It is not just that, it is other areas as well like education. They are opposed to the National Plan for School Improvement. In the last hour or so I had a phone call from the Queensland Times newspaper talking about the study in relation to schools in the Ipswich and West Moreton region and the fact that we were underfunded. I said to the journalist, Peter Foley: 'Listen, if they pass the National Plan for School Improvement and Campbell Newman signs up, we will be in a position where Queensland schools will get an average $2.2 million more.' Barry O'Farrell in New South Wales has had the wit and wisdom to do this—they will get an average $1.6 million more for schools in New South Wales. So Campbell Newman and the Leader of the Opposition in this place believe that a person's state of origin determines their educational outcome. That is exactly their position.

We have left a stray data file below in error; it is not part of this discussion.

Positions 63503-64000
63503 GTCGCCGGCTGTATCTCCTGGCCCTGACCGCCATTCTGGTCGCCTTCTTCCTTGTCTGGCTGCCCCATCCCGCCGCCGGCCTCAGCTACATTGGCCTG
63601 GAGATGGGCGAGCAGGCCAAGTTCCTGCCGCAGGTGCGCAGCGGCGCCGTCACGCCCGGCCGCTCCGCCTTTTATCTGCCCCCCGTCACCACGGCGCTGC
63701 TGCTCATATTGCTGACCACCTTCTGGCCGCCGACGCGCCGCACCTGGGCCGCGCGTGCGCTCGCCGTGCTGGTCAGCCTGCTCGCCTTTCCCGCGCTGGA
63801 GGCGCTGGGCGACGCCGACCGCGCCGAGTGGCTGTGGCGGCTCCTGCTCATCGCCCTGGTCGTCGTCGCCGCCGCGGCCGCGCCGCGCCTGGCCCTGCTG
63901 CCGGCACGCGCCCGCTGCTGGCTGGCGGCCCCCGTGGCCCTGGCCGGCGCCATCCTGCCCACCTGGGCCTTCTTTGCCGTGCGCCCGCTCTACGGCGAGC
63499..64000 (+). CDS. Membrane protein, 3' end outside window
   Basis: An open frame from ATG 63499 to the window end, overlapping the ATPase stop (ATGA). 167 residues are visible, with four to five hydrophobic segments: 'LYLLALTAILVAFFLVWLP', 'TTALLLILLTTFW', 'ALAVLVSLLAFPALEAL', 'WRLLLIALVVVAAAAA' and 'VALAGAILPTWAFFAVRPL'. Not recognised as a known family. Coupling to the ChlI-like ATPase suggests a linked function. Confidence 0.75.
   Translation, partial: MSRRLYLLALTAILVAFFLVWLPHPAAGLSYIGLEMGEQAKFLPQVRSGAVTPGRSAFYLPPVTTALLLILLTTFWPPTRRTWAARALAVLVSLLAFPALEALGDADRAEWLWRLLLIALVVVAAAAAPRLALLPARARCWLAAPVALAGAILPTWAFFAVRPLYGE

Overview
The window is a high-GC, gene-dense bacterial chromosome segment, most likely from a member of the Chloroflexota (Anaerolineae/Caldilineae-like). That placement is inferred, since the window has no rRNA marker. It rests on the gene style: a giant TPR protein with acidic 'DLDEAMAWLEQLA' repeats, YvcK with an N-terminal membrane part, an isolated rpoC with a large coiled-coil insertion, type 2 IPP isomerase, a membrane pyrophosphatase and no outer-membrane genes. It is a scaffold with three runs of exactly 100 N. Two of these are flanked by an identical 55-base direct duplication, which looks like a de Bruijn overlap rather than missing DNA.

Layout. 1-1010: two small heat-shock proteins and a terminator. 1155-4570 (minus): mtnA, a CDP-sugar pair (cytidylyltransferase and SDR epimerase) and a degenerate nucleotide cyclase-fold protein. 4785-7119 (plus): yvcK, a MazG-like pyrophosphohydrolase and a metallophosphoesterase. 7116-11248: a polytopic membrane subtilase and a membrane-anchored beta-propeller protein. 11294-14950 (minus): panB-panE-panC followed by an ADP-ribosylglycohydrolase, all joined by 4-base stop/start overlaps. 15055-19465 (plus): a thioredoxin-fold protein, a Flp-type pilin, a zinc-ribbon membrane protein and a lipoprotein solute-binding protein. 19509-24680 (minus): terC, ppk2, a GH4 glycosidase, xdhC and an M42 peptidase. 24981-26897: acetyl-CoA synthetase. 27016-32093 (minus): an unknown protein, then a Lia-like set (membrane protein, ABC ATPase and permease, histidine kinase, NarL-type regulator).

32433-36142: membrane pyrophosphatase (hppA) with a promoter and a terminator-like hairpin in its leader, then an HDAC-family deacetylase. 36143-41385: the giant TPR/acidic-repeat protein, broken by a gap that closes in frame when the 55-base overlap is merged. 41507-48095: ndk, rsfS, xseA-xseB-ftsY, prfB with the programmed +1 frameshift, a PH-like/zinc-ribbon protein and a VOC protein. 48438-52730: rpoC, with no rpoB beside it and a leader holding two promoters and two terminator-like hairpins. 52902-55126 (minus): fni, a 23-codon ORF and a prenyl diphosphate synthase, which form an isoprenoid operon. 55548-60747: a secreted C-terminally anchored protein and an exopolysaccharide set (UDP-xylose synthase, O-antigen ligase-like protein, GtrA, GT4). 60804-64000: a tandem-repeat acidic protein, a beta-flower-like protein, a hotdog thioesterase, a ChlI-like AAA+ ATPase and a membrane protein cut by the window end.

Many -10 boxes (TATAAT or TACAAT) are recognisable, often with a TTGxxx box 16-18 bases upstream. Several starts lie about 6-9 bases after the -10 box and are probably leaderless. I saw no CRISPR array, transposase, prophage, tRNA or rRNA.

As Peter Doyle, school principal at Springfield Lakes State School in my electorate, said in the Queensland Times recently, teachers are paying thousands of dollars to pay for the education needs in their classrooms. If the Queensland government sign up for the National Plan for School Improvement, schools in my electorate will benefit to the tune of about $184 million, making sure that their families are assisted, so that mums and dads do not have to put their hand in their pocket all the time. It means that schools like Bremer State High School get about $13.9 million more than the current funding for the next six years. Redbank Plains State High School, another big high school in the Ipswich and West Moreton region, would get $12.2 million more. Ipswich state highway would get $10.5 million more. It applies to electorate after electorate across this country, making an impact for families, helping them with their education needs.